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dc.contributor.authorSherwood Forest Hospitals NHS Foundation Trust
dc.date.accessioned2020-10-08T14:12:38Z
dc.date.available2020-10-08T14:12:38Z
dc.date.issued2020-09
dc.identifier.citationPrognostic accuracy of emergency department triage tools for children with suspected COVID-19: The PRIEST observational cohort study Katie Biggs, Ben Thomas, Steve Goodacre, Ellen Lee, Laura Sutton, Matthew Bursnall, Amanda Loban, Simon Waterhouse, Richard Simmonds, Carl Marincowitz, Jose Schutter, Sarah Connelly, Elena Sheldon, Jamie Hall, Emma Young, Andrew Bentley, Kirsty Challen, Chris Fitzsimmons, Tim Harris, Fiona Lecky, Andrew Lee, Ian Maconochie, Darren Walter medRxiv 2020.09.01.20185793; doi: https://doi.org/10.1101/2020.09.01.20185793en
dc.identifier.otherISRCTN 28342533
dc.identifier.otherIRAS: 101138
dc.identifier.urihttps://orda.derbyhospitals.nhs.uk/handle/123456789/2327
dc.descriptionPreprint CC-BY 4.0 International license.en
dc.description.abstractObjectives: Emergency department clinicians can use triage tools to predict adverse outcome and support management decisions for children presenting with suspected COVID-19. We aimed to estimate the accuracy of triage tools for predicting severe illness in children presenting to the emergency department (ED) with suspected COVID-19 infection. Methods: We undertook a mixed prospective and retrospective observational cohort study in 44 EDs across the United Kingdom (UK). We collected data from children attending with suspected COVID-19 between 26 March 2020 and 28 May 2020, and used presenting data to determine the results of assessment using the WHO algorithm, swine flu hospital pathway for children (SFHPC), Paediatric Observation Priority Score (POPS) and Childrens Observation and Severity Tool (COAST). We recorded 30-day outcome data (death or receipt of respiratory, cardiovascular or renal support) to determine prognostic accuracy for adverse outcome. Results: We collected data from 1530 children, including 26 (1.7%) with an adverse outcome. C-statistics were 0.80 (95% confidence interval 0.73-0.87) for the WHO algorithm, 0.80 (0.71-0.90) for POPS, 0.76 (0.67-0.85) for COAST, and 0.71 (0.59-0.82) for SFHPC. Using pre-specified thresholds, the WHO algorithm had the highest sensitivity (0.85) and lowest specificity (0.75), but POPS and COAST could optimise sensitivity (0.96 and 0.92 respectively) at the expense of specificity (0.25 and 0.38 respectively) by using a threshold of any score above zero instead of the pre-specified threshold. Conclusion: Existing triage tools have good but not excellent prediction for adverse outcome in children with suspected COVID-19. POPS and COAST could achieve an appropriate balance of sensitivity and specificity for supporting decisions to discharge home by considering any score above zero to be positive.en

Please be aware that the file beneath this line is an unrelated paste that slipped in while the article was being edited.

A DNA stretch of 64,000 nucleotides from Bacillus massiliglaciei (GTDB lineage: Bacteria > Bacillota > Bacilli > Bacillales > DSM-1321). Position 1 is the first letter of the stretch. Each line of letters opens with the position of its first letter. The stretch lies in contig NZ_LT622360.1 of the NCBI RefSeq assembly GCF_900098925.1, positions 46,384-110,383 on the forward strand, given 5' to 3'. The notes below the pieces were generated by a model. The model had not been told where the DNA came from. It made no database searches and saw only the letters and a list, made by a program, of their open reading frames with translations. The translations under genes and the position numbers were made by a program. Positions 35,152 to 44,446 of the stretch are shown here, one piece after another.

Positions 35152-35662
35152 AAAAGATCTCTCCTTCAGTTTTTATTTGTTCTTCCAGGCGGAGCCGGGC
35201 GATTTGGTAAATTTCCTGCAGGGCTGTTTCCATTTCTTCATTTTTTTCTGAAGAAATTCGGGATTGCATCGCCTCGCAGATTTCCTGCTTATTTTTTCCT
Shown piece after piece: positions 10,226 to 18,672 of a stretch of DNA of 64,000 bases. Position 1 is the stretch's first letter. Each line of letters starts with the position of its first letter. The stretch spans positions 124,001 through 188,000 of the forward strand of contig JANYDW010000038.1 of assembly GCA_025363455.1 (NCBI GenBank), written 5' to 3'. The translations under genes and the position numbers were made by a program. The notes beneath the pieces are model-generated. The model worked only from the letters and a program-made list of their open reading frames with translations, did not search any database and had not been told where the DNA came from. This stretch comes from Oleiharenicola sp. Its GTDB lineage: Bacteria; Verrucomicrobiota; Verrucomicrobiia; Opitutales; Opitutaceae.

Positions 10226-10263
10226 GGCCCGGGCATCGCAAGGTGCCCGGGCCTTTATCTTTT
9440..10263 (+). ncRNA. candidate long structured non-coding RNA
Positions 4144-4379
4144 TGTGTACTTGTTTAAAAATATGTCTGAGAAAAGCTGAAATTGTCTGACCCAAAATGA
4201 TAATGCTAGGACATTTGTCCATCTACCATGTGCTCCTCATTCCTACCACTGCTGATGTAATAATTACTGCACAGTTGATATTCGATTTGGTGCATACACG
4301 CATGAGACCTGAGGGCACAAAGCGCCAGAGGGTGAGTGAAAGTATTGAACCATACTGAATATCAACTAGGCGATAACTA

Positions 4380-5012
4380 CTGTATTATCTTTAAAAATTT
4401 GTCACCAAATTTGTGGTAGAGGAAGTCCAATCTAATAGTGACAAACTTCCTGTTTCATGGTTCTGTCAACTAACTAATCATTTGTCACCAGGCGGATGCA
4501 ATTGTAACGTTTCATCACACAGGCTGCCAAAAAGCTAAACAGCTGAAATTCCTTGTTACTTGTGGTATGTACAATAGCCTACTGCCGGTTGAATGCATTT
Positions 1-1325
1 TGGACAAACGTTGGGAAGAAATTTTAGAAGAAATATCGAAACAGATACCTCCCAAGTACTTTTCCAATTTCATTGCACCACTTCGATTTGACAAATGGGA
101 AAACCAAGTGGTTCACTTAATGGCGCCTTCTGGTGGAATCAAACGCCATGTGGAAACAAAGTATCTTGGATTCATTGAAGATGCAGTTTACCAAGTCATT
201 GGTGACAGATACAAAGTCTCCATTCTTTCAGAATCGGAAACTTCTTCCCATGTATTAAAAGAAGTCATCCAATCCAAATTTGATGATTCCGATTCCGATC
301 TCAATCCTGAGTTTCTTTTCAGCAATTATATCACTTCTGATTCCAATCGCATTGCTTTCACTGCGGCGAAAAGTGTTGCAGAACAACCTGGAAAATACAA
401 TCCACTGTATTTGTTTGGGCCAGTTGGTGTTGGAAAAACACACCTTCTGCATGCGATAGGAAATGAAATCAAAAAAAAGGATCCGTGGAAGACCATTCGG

dc.description.sponsorshipUnited Kingdom National Institute for Health Research Health Technology Assessment (HTA) programmeen
dc.language.isoenen
dc.subjectCovid-19en
dc.subjectClinical Trialen
dc.subjectChildrenen
dc.subjectEmergency Medicineen
dc.subjectTriageen
dc.subjectPRIESTen
dc.titlePrognostic accuracy of emergency department triage tools for children with suspected COVID-19: The PRIEST observational cohort study.en
dc.typeArticleen


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